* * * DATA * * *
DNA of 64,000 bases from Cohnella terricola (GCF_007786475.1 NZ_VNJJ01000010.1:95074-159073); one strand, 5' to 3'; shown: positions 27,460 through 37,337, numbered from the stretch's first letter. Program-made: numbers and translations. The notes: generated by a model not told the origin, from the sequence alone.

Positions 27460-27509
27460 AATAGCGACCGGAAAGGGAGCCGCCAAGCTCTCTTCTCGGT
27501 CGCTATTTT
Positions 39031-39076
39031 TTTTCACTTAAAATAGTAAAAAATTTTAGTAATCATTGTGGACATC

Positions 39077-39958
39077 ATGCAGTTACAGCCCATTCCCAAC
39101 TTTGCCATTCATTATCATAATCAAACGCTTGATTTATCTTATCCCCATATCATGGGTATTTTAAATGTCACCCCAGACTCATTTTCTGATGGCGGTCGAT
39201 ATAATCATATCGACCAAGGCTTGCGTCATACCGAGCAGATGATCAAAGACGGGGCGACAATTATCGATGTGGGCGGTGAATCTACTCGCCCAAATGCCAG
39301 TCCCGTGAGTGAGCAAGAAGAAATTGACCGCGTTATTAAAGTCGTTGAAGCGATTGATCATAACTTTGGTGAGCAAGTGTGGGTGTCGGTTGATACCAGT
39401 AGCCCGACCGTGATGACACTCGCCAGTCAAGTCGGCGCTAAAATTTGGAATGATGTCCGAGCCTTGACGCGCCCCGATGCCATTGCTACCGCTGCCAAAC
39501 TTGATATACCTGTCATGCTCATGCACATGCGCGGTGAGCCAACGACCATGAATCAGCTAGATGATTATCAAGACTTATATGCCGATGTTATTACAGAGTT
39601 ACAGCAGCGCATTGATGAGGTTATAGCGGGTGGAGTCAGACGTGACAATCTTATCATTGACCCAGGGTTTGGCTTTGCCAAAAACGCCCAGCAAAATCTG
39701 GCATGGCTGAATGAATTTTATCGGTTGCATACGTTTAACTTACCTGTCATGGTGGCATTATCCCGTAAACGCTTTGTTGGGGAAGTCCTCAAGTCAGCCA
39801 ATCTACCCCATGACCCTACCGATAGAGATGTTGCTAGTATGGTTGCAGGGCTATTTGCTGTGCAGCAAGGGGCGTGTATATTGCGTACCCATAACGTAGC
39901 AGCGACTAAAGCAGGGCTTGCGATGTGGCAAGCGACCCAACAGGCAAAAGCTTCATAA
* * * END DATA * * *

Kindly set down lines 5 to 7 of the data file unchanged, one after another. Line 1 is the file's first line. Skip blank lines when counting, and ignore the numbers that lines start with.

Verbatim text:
Positions 39031-39076
39031 TTTTCACTTAAAATAGTAAAAAATTTTAGTAATCATTGTGGACATC

Positions 39077-39958